Sen. Jay Rockefeller, D-W.Va., on Monday launched a probe into the airline industry's pricing disclosures and data security policies by pushing United Airlines Inc., Delta Air Lines Inc. and eight others to reveal how they disclose certain additional fees and privacy practices to consumers.
Monday's disclosure by Community Health Systems Inc. that state-sponsored hackers had stolen personal data belonging to 4.5 million patients sends a startling warning that the health industry must now also pay attention to external cybersecurity risks that have recently ensnared retailers and financial institutions.
Gawker Media LLC struck back at an insurer's suit to recover the cost of defending the website against Hulk Hogan's privacy and copyright allegations concerning a sex tape's and associated article's publication, saying Tuesday that the insurer was obligated to defend and indemnify Gawker.
The Federal Trade Commission said Monday that it has approved final orders settling charges against Fandango Inc. and Credit Karma Inc. arising from allegations that the companies failed to securely transmit sensitive personal information through mobile phone applications.
Six Continents Hotels Inc. on Tuesday asked a California federal court to issue summary judgment against a putative class suing it for allegedly recording their customer service phone calls in violation of the state's Invasion of Privacy Act.
Social networking company GroupMe Inc. on Monday asked a California federal judge to dismiss a putative Telephone Consumer Protection Act class action against it, saying the plaintiff can't prove that it and another company used an autodialer to send him unwanted text messages.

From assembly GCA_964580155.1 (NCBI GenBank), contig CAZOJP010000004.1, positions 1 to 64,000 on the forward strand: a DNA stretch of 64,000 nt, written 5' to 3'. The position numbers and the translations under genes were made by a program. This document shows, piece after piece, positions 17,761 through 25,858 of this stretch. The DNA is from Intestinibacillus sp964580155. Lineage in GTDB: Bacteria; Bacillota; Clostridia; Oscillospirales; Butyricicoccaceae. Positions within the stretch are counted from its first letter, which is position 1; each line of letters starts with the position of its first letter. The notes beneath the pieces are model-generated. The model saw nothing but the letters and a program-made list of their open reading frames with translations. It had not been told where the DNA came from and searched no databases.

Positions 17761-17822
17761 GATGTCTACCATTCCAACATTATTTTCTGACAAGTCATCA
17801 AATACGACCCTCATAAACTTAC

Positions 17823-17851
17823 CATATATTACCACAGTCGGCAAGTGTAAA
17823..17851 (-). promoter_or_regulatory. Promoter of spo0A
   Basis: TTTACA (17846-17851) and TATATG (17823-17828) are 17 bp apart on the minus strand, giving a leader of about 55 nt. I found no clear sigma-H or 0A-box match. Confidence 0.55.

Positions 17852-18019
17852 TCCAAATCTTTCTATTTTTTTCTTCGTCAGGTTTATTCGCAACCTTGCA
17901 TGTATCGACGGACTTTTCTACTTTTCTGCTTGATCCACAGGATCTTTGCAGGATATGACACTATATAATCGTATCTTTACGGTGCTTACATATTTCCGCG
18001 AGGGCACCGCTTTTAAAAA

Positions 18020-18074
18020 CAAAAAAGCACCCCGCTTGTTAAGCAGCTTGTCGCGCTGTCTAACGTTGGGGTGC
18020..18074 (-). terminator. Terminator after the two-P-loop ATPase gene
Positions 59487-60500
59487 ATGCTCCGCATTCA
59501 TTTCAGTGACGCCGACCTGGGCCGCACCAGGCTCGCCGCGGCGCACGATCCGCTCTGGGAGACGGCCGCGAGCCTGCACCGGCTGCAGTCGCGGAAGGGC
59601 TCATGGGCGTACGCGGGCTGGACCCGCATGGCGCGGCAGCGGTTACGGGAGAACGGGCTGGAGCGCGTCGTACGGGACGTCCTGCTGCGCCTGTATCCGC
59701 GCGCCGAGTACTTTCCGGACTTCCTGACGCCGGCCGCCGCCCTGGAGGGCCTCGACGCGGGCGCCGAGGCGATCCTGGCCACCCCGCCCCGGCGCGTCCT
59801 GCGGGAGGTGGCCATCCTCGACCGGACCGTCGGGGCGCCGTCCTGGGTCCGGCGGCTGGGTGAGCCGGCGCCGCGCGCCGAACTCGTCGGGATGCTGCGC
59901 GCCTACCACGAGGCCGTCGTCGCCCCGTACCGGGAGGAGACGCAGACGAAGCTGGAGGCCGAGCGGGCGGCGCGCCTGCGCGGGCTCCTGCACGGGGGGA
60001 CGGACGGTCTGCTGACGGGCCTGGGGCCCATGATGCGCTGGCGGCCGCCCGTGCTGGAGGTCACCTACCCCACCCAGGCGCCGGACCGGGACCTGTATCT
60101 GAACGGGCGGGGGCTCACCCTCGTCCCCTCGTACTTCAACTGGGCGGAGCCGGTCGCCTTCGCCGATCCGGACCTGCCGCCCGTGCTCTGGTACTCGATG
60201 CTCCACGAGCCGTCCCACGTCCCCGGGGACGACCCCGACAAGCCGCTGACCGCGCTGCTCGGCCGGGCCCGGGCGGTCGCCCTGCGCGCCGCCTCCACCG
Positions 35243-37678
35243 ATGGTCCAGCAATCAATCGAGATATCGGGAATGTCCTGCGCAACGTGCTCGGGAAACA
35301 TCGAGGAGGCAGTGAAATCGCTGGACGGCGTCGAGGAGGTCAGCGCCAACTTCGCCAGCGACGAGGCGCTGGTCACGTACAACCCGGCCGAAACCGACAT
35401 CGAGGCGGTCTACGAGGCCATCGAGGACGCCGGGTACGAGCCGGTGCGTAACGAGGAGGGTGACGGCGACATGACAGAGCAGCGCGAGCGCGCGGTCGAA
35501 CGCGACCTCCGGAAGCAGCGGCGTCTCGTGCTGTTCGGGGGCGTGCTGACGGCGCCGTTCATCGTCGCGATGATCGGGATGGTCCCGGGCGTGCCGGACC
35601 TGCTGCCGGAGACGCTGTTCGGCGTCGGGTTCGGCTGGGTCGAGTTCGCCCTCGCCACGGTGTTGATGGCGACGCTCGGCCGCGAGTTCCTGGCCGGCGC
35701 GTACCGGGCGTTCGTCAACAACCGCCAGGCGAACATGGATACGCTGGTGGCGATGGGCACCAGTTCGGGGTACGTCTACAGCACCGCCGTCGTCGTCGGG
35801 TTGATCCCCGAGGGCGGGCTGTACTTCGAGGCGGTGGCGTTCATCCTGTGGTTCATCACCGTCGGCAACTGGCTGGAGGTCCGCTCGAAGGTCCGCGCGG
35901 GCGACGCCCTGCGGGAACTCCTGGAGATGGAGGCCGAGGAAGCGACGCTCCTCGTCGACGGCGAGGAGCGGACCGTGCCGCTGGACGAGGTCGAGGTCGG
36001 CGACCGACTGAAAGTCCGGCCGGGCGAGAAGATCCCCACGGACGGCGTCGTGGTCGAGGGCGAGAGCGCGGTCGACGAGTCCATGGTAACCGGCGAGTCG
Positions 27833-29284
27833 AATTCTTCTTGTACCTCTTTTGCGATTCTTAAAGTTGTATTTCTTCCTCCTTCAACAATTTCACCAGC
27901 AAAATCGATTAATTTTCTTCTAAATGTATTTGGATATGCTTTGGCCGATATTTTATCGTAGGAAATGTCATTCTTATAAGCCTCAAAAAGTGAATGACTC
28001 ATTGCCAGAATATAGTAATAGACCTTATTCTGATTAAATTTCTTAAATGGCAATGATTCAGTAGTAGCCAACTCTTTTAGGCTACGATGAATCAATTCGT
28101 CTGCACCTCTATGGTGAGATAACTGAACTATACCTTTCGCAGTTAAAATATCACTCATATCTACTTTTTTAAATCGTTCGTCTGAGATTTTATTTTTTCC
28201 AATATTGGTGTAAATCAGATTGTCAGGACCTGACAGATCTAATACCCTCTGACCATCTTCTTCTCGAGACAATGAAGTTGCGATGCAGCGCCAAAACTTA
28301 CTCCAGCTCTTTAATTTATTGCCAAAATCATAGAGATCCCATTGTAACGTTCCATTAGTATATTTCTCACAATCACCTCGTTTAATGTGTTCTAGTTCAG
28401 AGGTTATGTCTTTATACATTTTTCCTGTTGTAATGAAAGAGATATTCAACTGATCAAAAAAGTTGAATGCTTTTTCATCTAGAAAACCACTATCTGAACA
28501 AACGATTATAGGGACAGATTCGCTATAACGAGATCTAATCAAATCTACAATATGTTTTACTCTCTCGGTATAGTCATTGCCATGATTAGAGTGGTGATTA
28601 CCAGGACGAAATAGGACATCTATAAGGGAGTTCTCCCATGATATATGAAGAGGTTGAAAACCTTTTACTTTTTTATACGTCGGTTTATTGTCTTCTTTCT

The U.S. government on Monday asked a Washington, D.C., federal judge to dismiss one of three lawsuits filed by a former U.S. Department of Justice antitrust attorney who is challenging the constitutionality of the National Security Agency’s collection of phone and online data records.
The New York Times Co. on Monday was dropped from a putative class action in New York federal court claiming it turned a blind eye to a subscription fraud scheme orchestrated by an outside vendor, although co-defendants Dow Jones & Co. and Forbes Inc. remain in the suit.
The Federal Trade Commission told a New Jersey federal judge on Friday that Wyndham Worldwide Corp. can't demand the FTC's work product, saying the agency sent Wyndham all the information it could about its interviews of consumers allegedly harmed by data breaches that cost over $10.6 million.
A U.S. senator on Friday called for the reform of a long-standing legal doctrine excluding data users voluntarily share with third parties such as Google Inc. from the protections of the Fourth Amendment, saying the outdated principle has failed to keep pace with modern technology.
Community Health Systems Inc. said Monday that its computer network was targeted by criminal hackers who obtained nonmedical identification information of approximately 4.5 million patients who have received services from CHS in the last five years.
The European Union's justice commissioner on Monday accused Google Inc. and others of distorting the implications of a recent high court ruling backing Internet users' right to be forgotten from search engine result indexes, categorizing their complaints as a ploy to undermine long-running privacy reform efforts.
A putative class asked a California federal court Friday to approve a $1.25 million settlement in a lawsuit alleging LinkedIn Corp. misled customers about its data protection policies in connection with a 2012 data breach.
Just three days after SuperValu Inc. announced that hackers had accessed customers’ credit and debit card data at nearly 200 stores, the grocery chain was hit with a proposed class action on Monday in Illinois federal court alleging it didn’t take precautions to protect customers’ personal financial information.
A Hearst Corp. attorney urged the Second Circuit on Monday to toss a class-action defamation suit over the media company’s refusal to remove or update online reports about criminal charges that are later dismissed, describing the case as an Orwellian attempt to rewrite history.
The payment card industry's self-regulatory body recently pushed retailers and other merchants to ramp up their oversight of third parties that handle cardholder data on their behalf, advice that attorneys say merchants should heed if they want to avoid post-breach scrutiny from both fellow industry members and the class action bar.